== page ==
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Work Addiction: The Workaholism Syndrome

Work Addiction: the Workaholism Syndrome

I can’t stop working!

Chiara Curatoli, Alberto Raggi, Matilde Leonardi

Fondazione IRCCS Istituto Neurologico Carlo Besta (Milan, Italy)

The term workaholism was introduced by Oates in 1971 by combining the word “work” and the word “alcoholism” to describe addiction to work. Until that moment, the prevailing culture admired a person dedicated to work who, at most, was defined as a workaholic. Schaufeli, Taris, and Bakker (2008) defined workaholism as “the tendency to compulsively overwork.” Overall, 8.3% of employees are affected by workaholism. Among these, the age group in which workaholism is most prevalent is between 46 and 58 years (36.5%). There is an overlap between males and females in workaholism manifestation (51% of females versus 49% of males), and workers who live with a partner are much more susceptible than those who don’t (82.5% versus 17.5%) (50+ Workaholism Facts and Statistics [2023]).

​​Although there isn’t an actual classification in the diagnostic manuals (DSM-5 and ICD-11), a series of symptoms have been used to identify people dependent on work. Among these (Veodato et al., 2021):

  • an excessive amount of time (more than 12 hours per day, including weekends and holidays) voluntarily and consciously dedicated to work, not due to economic necessity;
  • the presence of frequent and intense obsessive thoughts and worries related to work (deadlines, appointments, fear of losing your job);
  • mood swings, irritability and flat emotions towards activities unrelated to work;
  • withdrawal symptoms, which appear in the form of anxiety, restlessness and panic when not working;
  • symptoms of tolerance, characterised by the need to work harder to be socially accepted;
  • abuse of stimulants (i.e., caffeine).

Another important aspect is that a person with workaholism feels the uncontrollable need to work incessantly, so much to limit or even eliminate every other aspect of their social and personal life, with inevitable consequences in every area of ​​the person’s life (family, friends, romantic relationships, etc.) and not exclusively in work activities.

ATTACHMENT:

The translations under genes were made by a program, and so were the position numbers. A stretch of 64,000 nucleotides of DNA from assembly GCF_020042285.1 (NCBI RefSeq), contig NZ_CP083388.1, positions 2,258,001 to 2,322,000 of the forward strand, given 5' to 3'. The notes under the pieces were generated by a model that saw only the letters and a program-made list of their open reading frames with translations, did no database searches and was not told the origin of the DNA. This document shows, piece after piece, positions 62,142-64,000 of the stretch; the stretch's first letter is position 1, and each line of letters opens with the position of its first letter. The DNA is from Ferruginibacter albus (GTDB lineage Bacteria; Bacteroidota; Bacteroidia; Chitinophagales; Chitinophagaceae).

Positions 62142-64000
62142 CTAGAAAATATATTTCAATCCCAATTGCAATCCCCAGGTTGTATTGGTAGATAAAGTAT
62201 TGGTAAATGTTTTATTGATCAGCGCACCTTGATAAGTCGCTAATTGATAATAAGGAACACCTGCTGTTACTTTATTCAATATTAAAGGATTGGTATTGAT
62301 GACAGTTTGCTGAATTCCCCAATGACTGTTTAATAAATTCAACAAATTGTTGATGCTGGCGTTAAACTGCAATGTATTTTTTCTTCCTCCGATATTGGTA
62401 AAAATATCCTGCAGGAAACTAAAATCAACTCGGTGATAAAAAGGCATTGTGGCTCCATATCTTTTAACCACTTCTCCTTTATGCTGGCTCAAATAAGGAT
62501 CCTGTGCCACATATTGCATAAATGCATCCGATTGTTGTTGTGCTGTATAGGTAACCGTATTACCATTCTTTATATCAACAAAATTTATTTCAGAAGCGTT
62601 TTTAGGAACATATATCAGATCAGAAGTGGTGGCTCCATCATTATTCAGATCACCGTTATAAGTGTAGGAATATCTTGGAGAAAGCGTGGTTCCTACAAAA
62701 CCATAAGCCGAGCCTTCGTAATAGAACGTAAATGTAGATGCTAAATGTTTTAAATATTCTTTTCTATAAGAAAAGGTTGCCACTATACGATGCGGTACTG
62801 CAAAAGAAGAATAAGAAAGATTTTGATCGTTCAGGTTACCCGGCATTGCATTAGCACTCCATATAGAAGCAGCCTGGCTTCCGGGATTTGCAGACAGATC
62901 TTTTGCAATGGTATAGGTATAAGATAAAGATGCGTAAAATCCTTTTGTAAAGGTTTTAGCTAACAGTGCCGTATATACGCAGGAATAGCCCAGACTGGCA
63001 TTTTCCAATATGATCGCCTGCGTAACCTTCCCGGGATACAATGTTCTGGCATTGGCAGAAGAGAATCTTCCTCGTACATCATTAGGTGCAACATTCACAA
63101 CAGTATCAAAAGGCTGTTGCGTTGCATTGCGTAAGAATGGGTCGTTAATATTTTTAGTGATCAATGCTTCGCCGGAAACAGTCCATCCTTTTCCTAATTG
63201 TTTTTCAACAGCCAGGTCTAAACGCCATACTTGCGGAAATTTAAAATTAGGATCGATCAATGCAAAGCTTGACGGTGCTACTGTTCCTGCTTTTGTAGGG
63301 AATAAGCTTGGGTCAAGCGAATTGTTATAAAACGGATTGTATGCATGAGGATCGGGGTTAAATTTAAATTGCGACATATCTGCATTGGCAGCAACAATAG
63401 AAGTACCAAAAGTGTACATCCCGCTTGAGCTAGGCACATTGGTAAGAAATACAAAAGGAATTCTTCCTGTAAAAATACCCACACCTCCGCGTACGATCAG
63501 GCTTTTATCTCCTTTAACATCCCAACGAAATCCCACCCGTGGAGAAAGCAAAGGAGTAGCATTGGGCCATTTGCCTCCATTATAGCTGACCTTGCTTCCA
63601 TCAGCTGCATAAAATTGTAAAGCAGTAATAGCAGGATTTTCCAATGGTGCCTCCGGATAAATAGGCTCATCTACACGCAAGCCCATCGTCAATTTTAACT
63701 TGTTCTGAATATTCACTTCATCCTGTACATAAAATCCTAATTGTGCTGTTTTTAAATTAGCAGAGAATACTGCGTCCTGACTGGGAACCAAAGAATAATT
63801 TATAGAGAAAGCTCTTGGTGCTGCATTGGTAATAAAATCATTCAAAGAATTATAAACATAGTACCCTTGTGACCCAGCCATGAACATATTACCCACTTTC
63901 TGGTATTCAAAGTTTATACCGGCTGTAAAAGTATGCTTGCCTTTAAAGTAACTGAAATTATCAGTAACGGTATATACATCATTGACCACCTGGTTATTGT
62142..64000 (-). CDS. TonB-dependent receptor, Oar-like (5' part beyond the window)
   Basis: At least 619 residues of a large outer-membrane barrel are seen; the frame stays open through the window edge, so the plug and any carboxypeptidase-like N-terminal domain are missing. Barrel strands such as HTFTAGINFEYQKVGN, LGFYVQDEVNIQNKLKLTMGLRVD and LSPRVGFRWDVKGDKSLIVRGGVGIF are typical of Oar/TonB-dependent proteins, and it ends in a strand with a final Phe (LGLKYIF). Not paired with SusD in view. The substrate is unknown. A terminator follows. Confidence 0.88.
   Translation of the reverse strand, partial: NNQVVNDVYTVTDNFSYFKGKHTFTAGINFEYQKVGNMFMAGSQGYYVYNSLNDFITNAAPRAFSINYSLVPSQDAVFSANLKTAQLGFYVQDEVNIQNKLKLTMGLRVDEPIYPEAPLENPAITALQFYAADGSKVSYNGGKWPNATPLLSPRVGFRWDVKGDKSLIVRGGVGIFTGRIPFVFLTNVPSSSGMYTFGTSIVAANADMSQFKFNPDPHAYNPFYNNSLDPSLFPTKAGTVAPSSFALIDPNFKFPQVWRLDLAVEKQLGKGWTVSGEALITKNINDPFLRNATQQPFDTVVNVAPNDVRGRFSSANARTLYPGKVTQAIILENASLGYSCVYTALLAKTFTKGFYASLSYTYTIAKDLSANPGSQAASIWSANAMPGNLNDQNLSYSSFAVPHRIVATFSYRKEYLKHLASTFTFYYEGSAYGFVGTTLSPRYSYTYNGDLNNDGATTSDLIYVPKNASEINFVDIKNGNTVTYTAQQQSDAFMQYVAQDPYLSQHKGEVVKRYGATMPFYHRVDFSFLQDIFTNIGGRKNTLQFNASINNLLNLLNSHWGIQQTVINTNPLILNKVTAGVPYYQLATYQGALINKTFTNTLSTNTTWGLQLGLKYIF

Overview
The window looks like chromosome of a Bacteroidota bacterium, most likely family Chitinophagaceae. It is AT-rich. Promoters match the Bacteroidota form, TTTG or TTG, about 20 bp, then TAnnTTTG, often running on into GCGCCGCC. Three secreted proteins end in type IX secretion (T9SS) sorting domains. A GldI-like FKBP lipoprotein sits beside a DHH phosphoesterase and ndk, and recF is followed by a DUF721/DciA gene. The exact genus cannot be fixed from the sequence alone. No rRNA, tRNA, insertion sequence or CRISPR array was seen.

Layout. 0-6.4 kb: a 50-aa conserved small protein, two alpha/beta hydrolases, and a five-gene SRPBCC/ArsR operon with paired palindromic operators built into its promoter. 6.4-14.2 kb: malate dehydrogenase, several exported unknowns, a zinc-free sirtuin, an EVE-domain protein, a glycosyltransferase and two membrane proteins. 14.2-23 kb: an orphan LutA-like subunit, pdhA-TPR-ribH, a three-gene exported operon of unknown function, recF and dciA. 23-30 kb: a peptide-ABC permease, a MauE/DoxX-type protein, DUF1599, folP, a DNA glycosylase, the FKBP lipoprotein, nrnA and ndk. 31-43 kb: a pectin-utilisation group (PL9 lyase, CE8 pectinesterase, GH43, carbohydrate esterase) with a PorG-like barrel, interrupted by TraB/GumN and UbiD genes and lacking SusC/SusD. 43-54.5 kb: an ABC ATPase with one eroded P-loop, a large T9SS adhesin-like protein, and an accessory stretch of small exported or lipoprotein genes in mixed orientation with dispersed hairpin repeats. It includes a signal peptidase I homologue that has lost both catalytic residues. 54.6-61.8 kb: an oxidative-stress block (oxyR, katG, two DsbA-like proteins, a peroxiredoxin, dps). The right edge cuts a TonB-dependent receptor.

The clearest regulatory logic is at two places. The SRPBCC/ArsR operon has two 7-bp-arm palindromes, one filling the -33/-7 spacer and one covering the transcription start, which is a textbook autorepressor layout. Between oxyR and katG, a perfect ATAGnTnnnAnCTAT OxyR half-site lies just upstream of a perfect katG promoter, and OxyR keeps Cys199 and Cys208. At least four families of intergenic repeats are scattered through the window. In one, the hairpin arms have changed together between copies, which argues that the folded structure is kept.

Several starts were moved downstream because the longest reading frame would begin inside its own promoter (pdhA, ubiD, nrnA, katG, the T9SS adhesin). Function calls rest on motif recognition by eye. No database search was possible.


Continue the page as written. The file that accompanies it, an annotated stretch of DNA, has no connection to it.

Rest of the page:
Workaholism is associated with a real behavioural addiction (Rohrlich, 1981; Albrecht, Kirschner, & Grusser, 2007). According to Griffiths (2012), there are six typical forms of addiction: 

  1. Salience: Work represents the most important activity in a person’s life, dominating their thoughts and behaviours even outside workplaces and at times.
  2. Mood transformation: work is associated with mood states (that go from excitement to sadness or tranquillity).
  3. Tolerance: The workaholic feels forced to increase the amount of time spent performing work activities progressively and gradually.
  4. Abstinence: The workaholic feels physical and psychological symptoms (irritability, mood swings) in situations in which he is not allowed to work (holiday periods, illness, etc.).
  5. Conflicts: difficulty gradually emerges in interpersonal relationships (colleagues, family, friends). The person with work addiction may be criticised for his difficulty in “switching off” from work.
  6. Relapse: after periods in which the worker has managed to manage his dependence on work activities, the person falls back into excessive behaviour.

Work Addiction: the Workaholism SyndromeWhat are the symptoms of workaholism? How to recognise it?

The main symptoms of workaholism (Andreassen, C. S., 2014) are:

  • Working more than necessary happens when a worker stays in the office beyond their shift or takes work home, even working on weekends. 
  • Little sleep: if a worker is constantly tired despite being very busy with tasks, it could be a sign that he is sacrificing sleep to focus on projects.
  • Continuous review of performance: The obsessive review of one’s work performance, even when it is satisfactory, and the continuous request for feedback can be signs of workaholism.
  • Poor interpersonal relationships: isolation and non-participation in company initiatives and events are typical signs that the person is probably focusing excessively on work to the detriment of human contact.

It is important to note that in many cases, workaholism symptoms can also appear in people with regular working hours, as they are often linked to triggers that go beyond simply the time spent working (Andreassen, C. S., 2014).

What drives people who suffer from workaholism to these behaviours?